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City Overrides Police Chief's Order That Officers March In Gay Pride Parade

In an attempt to show that Columbia, South Carolina is an inclusive city, the city's police chief Ruben Santiago ordered ten officers to march in the state's Gay Pride Parade. Two officers objected, but it initially appeared that they would be forced to participate--that is, until Columbia city officials intervened on their behalf.

The Associated Press reports:

Columbia officials have overridden a decision by interim police chief Ruben Santiago to order two officers to march in the South Carolina Gay Pride Parade even though they did not want to participate.

Santiago had ordered a lieutenant and sergeant to join eight other officers in last Saturday's parade even though they cited religious beliefs in their opposition.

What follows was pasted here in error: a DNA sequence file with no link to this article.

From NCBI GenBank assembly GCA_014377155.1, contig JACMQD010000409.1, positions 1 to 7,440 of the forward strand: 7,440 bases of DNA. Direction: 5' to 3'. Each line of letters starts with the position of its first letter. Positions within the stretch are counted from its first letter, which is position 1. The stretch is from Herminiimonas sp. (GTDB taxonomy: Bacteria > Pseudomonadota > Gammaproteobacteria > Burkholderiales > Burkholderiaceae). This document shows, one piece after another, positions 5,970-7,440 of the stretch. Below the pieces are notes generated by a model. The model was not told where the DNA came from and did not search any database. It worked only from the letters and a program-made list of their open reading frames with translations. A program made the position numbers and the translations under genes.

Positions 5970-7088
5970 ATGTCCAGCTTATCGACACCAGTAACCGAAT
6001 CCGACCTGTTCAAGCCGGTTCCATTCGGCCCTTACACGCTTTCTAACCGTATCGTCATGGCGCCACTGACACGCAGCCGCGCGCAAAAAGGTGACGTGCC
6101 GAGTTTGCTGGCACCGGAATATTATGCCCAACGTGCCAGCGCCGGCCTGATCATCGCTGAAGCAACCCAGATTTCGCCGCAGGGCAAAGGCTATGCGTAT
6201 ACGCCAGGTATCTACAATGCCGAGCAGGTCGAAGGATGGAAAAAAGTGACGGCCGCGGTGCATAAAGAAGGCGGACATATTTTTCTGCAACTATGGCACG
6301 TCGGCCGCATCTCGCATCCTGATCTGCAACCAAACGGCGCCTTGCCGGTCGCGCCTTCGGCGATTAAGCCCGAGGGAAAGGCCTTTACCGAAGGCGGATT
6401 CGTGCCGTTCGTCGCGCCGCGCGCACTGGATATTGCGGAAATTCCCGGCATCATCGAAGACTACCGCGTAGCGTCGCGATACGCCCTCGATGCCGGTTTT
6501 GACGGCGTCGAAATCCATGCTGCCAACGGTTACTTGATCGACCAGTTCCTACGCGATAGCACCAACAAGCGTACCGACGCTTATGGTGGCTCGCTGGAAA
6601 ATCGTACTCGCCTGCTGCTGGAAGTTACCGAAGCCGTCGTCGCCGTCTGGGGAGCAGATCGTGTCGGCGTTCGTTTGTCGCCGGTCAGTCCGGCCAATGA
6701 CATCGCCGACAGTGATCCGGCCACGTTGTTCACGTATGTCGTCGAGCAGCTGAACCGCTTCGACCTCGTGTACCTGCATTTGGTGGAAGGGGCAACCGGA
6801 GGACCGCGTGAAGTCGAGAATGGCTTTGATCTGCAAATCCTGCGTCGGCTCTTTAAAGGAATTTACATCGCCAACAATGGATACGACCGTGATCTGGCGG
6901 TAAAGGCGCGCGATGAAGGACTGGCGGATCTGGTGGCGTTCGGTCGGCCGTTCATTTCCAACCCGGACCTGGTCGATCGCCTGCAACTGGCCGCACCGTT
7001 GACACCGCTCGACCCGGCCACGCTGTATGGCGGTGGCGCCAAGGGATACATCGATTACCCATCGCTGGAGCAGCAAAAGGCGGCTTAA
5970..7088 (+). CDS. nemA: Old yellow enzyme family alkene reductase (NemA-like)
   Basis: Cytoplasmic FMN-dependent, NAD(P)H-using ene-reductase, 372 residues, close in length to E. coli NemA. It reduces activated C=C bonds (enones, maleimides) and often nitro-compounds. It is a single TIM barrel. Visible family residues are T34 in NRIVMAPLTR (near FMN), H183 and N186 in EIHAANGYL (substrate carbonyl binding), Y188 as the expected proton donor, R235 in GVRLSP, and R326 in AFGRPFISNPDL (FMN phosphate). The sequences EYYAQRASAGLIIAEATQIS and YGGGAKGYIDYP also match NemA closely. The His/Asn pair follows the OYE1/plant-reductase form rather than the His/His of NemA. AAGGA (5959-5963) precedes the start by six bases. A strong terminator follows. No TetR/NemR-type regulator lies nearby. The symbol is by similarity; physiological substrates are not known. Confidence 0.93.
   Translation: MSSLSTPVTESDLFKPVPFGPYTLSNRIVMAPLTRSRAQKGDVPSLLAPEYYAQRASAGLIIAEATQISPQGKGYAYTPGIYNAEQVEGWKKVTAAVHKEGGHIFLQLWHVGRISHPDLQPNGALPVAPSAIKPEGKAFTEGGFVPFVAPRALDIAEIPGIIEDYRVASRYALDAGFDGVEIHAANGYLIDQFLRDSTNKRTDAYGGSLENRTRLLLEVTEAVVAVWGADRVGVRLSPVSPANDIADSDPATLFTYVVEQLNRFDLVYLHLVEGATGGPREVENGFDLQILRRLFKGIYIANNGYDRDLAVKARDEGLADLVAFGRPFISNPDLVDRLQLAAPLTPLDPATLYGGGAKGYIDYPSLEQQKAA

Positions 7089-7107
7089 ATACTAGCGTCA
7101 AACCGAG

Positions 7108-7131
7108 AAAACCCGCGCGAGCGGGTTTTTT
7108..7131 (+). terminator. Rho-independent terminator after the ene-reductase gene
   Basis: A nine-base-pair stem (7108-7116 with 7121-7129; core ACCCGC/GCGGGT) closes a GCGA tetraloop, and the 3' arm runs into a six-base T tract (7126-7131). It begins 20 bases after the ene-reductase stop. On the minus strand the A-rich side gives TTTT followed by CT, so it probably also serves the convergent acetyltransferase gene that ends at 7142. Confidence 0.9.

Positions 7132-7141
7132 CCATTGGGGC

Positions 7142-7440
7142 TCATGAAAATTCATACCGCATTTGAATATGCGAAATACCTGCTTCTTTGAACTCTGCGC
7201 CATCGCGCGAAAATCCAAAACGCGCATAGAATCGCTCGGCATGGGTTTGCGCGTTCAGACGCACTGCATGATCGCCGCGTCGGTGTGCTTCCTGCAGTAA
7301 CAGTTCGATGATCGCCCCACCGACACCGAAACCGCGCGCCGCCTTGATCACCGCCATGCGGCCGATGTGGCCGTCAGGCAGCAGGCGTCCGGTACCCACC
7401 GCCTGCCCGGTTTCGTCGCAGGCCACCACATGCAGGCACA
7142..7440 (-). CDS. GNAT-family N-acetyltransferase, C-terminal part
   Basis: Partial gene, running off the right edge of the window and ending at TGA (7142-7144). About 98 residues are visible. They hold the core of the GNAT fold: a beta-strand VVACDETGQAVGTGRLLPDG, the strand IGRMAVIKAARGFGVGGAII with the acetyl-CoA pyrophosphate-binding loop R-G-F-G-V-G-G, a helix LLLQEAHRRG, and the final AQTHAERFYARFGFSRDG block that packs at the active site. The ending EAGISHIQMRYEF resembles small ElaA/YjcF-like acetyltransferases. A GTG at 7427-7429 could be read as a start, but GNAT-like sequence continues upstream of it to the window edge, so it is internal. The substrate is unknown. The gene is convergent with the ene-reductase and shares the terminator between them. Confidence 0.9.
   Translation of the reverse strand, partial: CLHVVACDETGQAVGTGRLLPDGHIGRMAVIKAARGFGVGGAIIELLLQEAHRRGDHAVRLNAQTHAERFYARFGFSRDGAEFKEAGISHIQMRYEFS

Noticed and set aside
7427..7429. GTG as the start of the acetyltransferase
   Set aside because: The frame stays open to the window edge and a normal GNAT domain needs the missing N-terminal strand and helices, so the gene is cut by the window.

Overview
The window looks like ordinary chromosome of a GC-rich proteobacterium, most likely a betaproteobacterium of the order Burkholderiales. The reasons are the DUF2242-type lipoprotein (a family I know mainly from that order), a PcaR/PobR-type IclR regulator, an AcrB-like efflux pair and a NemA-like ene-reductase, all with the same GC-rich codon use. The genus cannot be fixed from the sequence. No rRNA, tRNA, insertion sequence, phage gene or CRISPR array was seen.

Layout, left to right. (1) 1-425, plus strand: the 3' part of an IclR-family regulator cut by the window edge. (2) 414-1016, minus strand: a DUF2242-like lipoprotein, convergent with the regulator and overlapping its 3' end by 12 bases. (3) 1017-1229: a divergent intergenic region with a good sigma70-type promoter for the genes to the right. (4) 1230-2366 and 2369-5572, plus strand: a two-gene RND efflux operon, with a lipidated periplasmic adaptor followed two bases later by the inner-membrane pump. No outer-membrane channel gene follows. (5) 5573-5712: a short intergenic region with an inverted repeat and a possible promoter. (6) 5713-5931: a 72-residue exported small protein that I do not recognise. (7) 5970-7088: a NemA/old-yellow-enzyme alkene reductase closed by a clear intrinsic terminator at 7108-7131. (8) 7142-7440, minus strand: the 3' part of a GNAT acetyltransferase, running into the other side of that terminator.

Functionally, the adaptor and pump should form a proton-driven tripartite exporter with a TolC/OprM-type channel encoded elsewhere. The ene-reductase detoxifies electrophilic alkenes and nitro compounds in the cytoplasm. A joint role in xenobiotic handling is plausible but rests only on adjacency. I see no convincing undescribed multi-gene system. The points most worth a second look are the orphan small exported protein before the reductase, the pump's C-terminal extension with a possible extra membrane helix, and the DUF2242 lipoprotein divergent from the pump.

On the day of the parade, City Manager Teresa Wilson and her assistant met with Santiago and reached an agreement to make participation in the parade voluntary since there were then enough officers to march.

Santiago says the agreement included no disciplinary action for the officers, whose names were not released.

Wilson says the department's participation in the parade was an important signal of the city's commitment to inclusiveness.

What do you think, Instincters? Did the city make the right move? Would it have been fair to order officers to participate in a Gay Pride parade without their expressed desire?

 

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Comments

The people marching do it because they are FREE to do it...forcing the officers to do it for PR...kinda goes against the whole freedom thing.

Absolutely not! Never force someone to do something like this. It is repugnant!

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